An early phone call roused me this morning and I was asked what plans I had for the day.
Plans? Unless there is a medical appointment, I don’t make plans. I just wait to see what happens.
This morning, however, something prompted me to get out my macro lens and go looking for tiny things.
It turns out that identifying bugs is harder than identifying plants. I still have no idea what this creature is. I doubt he has good intentions for the Rose of Sharon.
But I let him get on with his day and moved on.
We miss so much that is too tiny for our eyes.
The Spirea buds are just as lovely as the flower.
Simple grass seeds!
We bought this two years ago because it had such beautiful blooms, but it was so shocked by our methods of gardening that it refused to bloom last year.
This year looks more promising.
Now just where these came from, I don’t know. Probably seeds blown in on the wind or carried on some bird’s feathers. I nearly made a mistake, thinking they were the dreaded knot-weed, because they are growing wild.
In fact they are inoffensive ox eye daisies. I love daisies. I have to. My mother’s name was Daisy. Not that she ever used it.
A mature dandelion.
Does the dew not render it beautiful?
Now of course, we’ve come to weeds.
“False Baby’s breath”. The garden it full of it and I don’t find it un-lovely, but it wants to choke the life out of every other plant.
So I am obliged to remove it.
Except where there are cobwebs. I can’t destroy those.
What can I say about Mullein? It’s rather coarse beginnings eventually produce tall stalks with multiple yellow blooms.
Here, it grows wild and quite profusely. I won’t destroy it although it tends to grow in inconvenient places.
It is said to be good for breathing complaints and is made into a product sold in health food stores.
This rather sweet little chap I took to be a form of dandelion, but PlantNet set me straight identifying it as: “Mouse ear hawkweed”.
Glad I checked. It grows on the lawn just like what I confused it with.
“Lawn”? I should have said, “in among the grass and other things, like this delicate ‘grass-like starwort'”.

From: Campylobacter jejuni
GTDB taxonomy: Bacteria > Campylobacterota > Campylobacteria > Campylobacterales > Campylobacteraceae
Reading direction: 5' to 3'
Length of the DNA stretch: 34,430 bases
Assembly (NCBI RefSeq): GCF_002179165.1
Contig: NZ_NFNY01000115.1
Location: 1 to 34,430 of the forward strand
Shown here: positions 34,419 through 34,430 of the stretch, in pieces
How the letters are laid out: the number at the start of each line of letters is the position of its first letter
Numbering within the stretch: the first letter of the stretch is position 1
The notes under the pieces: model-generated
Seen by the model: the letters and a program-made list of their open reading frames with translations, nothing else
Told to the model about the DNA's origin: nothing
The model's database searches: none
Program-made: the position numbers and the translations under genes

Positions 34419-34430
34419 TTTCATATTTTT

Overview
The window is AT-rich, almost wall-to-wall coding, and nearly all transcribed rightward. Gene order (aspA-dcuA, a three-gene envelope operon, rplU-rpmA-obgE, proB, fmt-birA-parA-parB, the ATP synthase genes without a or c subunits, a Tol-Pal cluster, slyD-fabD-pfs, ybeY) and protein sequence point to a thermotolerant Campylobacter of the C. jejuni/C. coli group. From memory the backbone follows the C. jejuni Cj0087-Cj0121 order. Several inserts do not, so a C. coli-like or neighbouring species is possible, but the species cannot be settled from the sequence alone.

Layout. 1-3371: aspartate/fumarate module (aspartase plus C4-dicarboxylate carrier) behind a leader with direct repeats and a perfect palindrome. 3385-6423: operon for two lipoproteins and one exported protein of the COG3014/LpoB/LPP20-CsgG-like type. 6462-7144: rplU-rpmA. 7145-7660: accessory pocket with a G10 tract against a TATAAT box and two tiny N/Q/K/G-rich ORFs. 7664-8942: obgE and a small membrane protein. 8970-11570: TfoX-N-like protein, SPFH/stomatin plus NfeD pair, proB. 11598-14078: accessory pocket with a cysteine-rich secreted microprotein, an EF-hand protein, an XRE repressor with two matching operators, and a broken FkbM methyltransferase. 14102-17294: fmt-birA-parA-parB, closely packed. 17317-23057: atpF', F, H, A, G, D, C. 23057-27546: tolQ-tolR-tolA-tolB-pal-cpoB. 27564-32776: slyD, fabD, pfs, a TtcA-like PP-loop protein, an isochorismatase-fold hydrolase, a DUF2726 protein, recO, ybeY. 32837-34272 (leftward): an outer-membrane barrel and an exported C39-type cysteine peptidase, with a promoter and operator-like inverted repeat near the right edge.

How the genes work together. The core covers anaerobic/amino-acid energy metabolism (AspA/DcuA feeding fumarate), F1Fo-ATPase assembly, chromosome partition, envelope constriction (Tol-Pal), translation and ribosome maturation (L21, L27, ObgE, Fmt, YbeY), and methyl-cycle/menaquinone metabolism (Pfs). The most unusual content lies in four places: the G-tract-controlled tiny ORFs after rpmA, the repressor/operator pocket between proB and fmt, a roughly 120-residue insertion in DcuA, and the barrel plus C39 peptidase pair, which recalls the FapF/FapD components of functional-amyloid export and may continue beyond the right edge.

Inevitably I found a weed that had to go.
Not this one. Field pepperwort struck me as too pretty to remove at this stage of its life.
It is in the flower bed at the end of the driveway. The one I feel ought to be kept “respectable”.
After an hour of sorting out that mess, I came inside and told Grant the best thing for us to do is replace it with a concrete block and a flower pot.
Last time, I moaned about the Yucca which is thriving in all directions, leaping with enthusiasm. Not the least daunted by my recent efforts to restrain it.
This morning though, my efforts were required elsewhere.
It looks perfectly lovely, out in the fields, where it adds colour and shape to one’s view. And I daresay other things as well.
It’s called “Common sheep sorrel”, so perhaps it feeds the animals it is named for.
But it doesn’t look good in a flower bed.
So it had to go.
Which is easy to say.
First I noticed another green thing of which there was too much and was about to seize a handful when I noticed lots of little caterpillars.
It would have been unsporting to ruin their day, so the “Cypress spurge” got a reprieve. Except:
Having decided to tidy this flowerbed, yet again, I retired the camera, or I would have photographed the wee caterpillars this morning. And they were “wee” itty bitty little things like a match stick.
But in order to illustrate my story, I went back out just now, some 3 hours later and got these pics.
Fat little buggers are scoffing the lot. So I won’t have to deal with the spurge.
Like the beetle, I am unable to identify the type of caterpillar. It will eventually turn into some flying thing and I imagine there will be clouds of them!
As for me, I am now sporting a whole new row of lumps on the side of my head, courtesy of some other flying thing. See, my problem is that I tend to do things on the spur of the moment, like weeding the garden, so I don’t stop to consider…
If I was into planning, maybe I would consider applying insect repellent.
Now there’s a thought.